JUST SAY NO TO CALLS FOR CANNON FODDER
And, as always, the choice of words, the rhetorical style, the particular invocations tell us as much as anything else what it's all about. To wit:
"Where mistakes have been made, the responsibility rests with me."It should be no surprise that a man who never met a buck he couldn't pass would embrace the use of the passive voice so willingly. The "moderates" in the mainstream media will, of course, embrace Bush's supposed contrition and accountability, but I ain't seeing it, and I ain't buying. He didn't say, "I made mistakes for which I take responsibility." No.
Instead, he pretty much said that "mistakes occurred" -- as with storms or floods or other natural phenomena that fall from the heavens -- for which he, as C-in-C, must bear ultimate responsibility. As with any boss who publicly takes credit or blame, this is something of a welcome improvement, but it's not the sort of accountabilty I want to see. Especially when one considers that it was Bush who drove this runaway wagon for the last four years, and the responsibility is truly his.
"The question is whether our new strategy will bring us closer to success."As always, a wonderful sounding statement of confidence in the mission. Until we stop to ask: "What mission?" "What success?" "What goal?" I can't even posit an answer, because I don't know. And if Georgie knows, he's not sharing it with us. A new strategy, backed by expenditures in dollars and young American lives. But no indication of what it is those expenditures are intended to bring about.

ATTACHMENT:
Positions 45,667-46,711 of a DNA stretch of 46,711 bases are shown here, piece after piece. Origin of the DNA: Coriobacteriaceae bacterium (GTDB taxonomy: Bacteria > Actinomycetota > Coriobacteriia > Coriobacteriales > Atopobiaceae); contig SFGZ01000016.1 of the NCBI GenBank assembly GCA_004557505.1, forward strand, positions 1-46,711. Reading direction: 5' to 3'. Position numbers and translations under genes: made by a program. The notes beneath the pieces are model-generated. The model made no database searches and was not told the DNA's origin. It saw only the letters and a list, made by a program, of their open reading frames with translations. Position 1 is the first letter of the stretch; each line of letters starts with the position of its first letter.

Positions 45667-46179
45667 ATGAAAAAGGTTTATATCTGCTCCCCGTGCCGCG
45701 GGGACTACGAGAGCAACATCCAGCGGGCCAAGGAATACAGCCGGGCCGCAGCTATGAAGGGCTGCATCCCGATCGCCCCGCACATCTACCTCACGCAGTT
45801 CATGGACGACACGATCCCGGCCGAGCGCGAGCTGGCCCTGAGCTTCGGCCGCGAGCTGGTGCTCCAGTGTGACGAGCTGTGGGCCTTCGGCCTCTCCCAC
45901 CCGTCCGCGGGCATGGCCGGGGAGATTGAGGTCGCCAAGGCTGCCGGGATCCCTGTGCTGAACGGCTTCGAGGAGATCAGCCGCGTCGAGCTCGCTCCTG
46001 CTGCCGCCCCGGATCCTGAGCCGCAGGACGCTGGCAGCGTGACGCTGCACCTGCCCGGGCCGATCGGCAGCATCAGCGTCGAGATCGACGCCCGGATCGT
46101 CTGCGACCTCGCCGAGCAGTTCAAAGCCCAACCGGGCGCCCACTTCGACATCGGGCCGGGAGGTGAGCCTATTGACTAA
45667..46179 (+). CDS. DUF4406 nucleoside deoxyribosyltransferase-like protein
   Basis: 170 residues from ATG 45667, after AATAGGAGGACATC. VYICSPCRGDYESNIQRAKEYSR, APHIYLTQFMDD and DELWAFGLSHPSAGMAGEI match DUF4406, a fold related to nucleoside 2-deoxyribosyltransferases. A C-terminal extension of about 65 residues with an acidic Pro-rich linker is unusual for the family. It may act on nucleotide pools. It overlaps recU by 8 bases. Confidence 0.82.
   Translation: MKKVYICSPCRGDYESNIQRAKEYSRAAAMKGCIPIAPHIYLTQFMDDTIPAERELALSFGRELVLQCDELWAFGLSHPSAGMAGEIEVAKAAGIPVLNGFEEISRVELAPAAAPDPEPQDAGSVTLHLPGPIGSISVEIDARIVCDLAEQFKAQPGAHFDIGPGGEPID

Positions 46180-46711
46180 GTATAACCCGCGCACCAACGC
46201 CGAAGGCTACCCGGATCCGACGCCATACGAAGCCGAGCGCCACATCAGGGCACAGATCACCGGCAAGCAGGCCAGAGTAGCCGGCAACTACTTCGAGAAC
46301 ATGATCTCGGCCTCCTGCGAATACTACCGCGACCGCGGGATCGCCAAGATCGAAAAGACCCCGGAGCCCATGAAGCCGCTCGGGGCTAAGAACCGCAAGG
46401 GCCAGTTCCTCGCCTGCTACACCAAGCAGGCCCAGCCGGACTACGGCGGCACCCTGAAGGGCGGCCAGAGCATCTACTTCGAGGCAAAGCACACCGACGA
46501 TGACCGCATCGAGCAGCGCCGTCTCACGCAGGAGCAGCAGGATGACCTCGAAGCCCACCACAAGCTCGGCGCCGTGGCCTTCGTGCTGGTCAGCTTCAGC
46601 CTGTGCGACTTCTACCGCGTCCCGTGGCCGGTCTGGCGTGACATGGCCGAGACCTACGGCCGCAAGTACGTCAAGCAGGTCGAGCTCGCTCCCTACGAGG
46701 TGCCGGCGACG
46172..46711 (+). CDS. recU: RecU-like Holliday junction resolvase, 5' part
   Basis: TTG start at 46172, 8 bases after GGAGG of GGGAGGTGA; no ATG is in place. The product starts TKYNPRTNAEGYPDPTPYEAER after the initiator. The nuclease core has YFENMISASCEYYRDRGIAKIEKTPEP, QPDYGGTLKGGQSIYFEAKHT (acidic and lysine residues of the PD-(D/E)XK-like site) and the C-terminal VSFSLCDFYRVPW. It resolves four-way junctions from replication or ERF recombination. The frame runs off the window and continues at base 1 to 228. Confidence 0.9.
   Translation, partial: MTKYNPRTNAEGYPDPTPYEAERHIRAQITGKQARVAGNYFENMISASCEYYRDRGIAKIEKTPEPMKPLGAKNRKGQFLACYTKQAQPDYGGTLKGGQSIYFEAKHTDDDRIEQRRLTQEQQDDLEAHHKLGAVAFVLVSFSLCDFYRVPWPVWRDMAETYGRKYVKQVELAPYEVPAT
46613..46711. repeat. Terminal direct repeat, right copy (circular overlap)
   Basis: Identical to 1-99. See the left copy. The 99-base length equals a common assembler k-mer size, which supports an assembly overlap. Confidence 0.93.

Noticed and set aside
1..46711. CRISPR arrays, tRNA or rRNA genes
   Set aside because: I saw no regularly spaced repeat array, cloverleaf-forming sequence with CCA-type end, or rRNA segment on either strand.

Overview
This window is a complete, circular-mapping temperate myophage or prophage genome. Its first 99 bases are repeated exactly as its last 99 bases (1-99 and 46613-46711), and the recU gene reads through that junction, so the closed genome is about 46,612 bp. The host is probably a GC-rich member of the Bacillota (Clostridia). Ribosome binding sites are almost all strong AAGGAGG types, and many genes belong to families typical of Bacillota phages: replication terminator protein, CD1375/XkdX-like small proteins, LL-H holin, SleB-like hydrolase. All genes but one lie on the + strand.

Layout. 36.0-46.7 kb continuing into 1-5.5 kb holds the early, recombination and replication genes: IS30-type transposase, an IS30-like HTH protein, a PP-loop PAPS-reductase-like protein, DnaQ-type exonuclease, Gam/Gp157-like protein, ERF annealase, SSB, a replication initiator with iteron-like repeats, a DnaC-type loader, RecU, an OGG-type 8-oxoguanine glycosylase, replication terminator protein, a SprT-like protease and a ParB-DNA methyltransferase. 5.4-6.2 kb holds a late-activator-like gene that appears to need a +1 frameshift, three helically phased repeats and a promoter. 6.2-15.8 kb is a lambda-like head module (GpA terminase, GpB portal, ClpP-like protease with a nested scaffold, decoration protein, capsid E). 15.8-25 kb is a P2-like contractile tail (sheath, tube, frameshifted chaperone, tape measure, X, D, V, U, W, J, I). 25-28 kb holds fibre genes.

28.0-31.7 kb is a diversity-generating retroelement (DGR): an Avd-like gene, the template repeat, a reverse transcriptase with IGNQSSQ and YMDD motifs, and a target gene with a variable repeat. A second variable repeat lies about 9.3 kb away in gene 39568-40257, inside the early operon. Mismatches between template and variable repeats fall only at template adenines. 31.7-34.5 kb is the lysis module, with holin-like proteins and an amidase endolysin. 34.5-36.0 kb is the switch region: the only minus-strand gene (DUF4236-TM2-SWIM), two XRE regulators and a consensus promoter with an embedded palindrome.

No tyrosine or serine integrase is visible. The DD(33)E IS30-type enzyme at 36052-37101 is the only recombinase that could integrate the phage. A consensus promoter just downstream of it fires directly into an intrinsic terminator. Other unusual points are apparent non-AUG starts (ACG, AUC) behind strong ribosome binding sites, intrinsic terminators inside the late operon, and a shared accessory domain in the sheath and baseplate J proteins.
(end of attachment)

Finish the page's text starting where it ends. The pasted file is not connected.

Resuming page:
Not to seem to veer into snark, I also have to point out that in a speech of fewer than 20 minutes, Bush used the word "security" six times, "terror" or "terrorists" nine times, and in a flourish right in the middle of the speech, "Al Qaeda" a whopping eleven times. The latter -- as out of place in this speech as it was in the we're-off-to-war rhetoric regarding a nation with no known pre-2002 ties -- came mostly in one burst:
"We will continue to pursue al Qaeda and foreign fighters. Al Qaeda is still active in Iraq. Its home base is Anbar Province. Al Qaeda has helped make Anbar the most violent area of Iraq outside the capital. A captured al Qaeda document describes the terrorists' plan to infiltrate and seize control of the province. This would bring al Qaeda closer to its goals of taking down Iraq's democracy, building a radical Islamic empire, and launching new attacks on the United States at home and abroad. Our military forces in Anbar are killing and capturing leaders, and they are protecting the local population. Recently, local tribal leaders have begun to show their willingness to take on al Qaeda."Our leader seems to be shifting the gears of the Fear Machine, strangely dormant the past couple months, from idle into drive. And to where did the President steer this gas-guzzler? Literally, to Iran and Syria. Perhaps 10-15 seconds later: